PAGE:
WARRENTON, Va. — On the eve of Virginia's gubernatorial election, Republicans are insisting the race's outcome will be a "referendum" on Obamacare — even though the Republican candidate and Obamacare foe, Attorney General Ken Cuccinelli, trails Democrat Terry McAuliffe in the polls.
At a modest get-out-the-vote rally Monday in Warrenton, Sen. Marco Rubio, who is weighing his own presidential political prospects in 2016, came out in support of Cuccinelli and honed in on that message.
"This is the first election in America since the full impact of Obamacare has been felt," Rubio, R-Fla., said. "This is the first chance that people in America have to speak clearly at the ballot box about the impact this law is having on their lives and our economy."
Cuccinelli carried that idea one step further.
"Tomorrow in Virginia is a referendum on Obamacare," Cuccinelli said. "Let's send a message and say 'no' tomorrow to Obamacare."
The health care law has indeed been poorly received by much of the public following its glitch-dogged debut. At a rally in Arlington on Sunday, McAuliffe and President Obama avoided the subject — something for which Cuccinelli ribbed them.
But calling Virginia's gubernatorial race an outright referendum on the law before votes have been cast carries a huge risk for national Republicans should Cuccinelli lose, affording Democrats the opportunity to claim voters supported Obamacare. Cuccinelli's team, for its part, hopes the 11th hour attempt to portray the election as a referendum on Obamacare will rev up the conservative voters who comprise Cuccinelli's base.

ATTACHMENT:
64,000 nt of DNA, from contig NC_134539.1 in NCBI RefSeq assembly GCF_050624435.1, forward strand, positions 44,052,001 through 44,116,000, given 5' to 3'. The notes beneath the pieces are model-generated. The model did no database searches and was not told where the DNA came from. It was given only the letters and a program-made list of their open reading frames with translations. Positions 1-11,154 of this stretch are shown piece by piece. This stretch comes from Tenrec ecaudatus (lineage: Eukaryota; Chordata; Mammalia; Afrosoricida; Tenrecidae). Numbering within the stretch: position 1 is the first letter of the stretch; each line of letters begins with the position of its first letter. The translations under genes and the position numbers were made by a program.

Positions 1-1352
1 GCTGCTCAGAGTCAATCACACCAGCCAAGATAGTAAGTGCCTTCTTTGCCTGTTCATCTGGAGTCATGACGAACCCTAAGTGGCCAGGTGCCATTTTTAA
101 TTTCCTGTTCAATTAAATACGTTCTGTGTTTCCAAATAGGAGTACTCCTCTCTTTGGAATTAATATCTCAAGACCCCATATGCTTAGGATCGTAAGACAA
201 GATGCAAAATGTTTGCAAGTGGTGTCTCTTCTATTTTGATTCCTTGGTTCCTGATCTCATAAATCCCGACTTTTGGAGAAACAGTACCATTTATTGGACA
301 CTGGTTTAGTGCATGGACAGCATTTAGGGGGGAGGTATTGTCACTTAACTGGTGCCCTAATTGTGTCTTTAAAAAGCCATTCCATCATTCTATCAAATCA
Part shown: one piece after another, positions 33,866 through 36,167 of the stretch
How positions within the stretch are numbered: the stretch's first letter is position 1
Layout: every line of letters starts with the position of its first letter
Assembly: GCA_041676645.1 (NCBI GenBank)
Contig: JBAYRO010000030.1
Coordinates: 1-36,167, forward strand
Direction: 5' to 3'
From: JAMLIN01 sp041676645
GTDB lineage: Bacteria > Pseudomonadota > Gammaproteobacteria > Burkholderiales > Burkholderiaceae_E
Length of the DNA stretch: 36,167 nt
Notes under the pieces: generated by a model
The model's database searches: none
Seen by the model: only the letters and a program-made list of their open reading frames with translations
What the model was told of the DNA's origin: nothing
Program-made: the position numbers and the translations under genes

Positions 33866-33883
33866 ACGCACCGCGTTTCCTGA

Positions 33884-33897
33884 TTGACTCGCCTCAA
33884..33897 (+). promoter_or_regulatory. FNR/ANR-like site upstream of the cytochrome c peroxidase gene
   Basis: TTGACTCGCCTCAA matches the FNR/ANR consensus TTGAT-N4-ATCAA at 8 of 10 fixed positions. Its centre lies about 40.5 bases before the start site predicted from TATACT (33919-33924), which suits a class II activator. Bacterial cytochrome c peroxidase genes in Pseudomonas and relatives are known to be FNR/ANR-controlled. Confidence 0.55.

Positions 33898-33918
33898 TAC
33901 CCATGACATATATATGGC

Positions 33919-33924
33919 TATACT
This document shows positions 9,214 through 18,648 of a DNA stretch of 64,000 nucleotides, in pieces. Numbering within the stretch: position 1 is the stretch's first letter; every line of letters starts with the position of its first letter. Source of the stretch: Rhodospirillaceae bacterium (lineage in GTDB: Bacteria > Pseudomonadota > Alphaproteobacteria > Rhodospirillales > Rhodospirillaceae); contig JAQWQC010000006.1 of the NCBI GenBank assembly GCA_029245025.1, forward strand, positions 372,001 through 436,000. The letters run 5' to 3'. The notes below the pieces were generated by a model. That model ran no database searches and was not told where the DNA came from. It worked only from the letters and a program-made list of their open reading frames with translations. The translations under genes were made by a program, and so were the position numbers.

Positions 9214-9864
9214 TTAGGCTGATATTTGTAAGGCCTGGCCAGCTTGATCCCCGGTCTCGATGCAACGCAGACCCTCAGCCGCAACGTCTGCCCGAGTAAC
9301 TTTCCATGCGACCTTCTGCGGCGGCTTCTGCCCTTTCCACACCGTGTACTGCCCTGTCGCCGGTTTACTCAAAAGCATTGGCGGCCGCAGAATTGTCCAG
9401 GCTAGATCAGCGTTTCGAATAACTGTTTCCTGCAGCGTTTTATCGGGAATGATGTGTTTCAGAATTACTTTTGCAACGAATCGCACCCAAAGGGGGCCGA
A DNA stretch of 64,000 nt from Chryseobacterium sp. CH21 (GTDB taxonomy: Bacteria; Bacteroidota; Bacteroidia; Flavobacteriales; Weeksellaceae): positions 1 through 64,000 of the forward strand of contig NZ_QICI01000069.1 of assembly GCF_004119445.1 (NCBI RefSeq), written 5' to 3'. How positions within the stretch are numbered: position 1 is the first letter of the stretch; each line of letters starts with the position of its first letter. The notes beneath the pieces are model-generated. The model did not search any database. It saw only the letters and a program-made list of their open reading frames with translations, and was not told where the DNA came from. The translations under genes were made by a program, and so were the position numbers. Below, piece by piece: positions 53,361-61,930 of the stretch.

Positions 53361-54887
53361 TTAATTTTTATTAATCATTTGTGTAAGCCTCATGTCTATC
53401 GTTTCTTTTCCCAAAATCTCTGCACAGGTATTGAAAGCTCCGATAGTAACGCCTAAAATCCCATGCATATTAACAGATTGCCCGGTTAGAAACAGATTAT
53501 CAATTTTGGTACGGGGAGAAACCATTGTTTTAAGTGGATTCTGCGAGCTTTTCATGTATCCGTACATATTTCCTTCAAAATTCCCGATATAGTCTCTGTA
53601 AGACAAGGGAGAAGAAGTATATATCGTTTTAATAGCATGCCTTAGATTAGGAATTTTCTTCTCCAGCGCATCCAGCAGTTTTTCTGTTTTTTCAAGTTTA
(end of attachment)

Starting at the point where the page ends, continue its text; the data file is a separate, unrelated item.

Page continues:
This tack has created a marked disparity between the character of the Virginia governor's race and the other high-profile governor's race that will conclude Tuesday in New Jersey between Gov. Chris Christie, a Republican with sights set on running for president in 2016, and Barbara Buono, a Democrat.
Christie has staked his success on touting a Republican platform while still drawing support from scores of Democratic voters in a blue state, and he looks poised to be re-elected by a historic margin for a Republican in New Jersey.
Cuccinelli has taken the opposite approach, playing chiefly to conservative Republicans and Tea Party voters in a swing state.
That step to the right was on display Monday as some of Cuccinelli's supporters cheered him on in Warrenton.
"What do Democrats in this race stand for?" Rubio at one point asked the crowd rhetorically. "Socialism," a man in the crowd shouted in response.
Various polls have shown Cuccinelli trailing McAuliffe though by varied margins heading into Tuesday's election.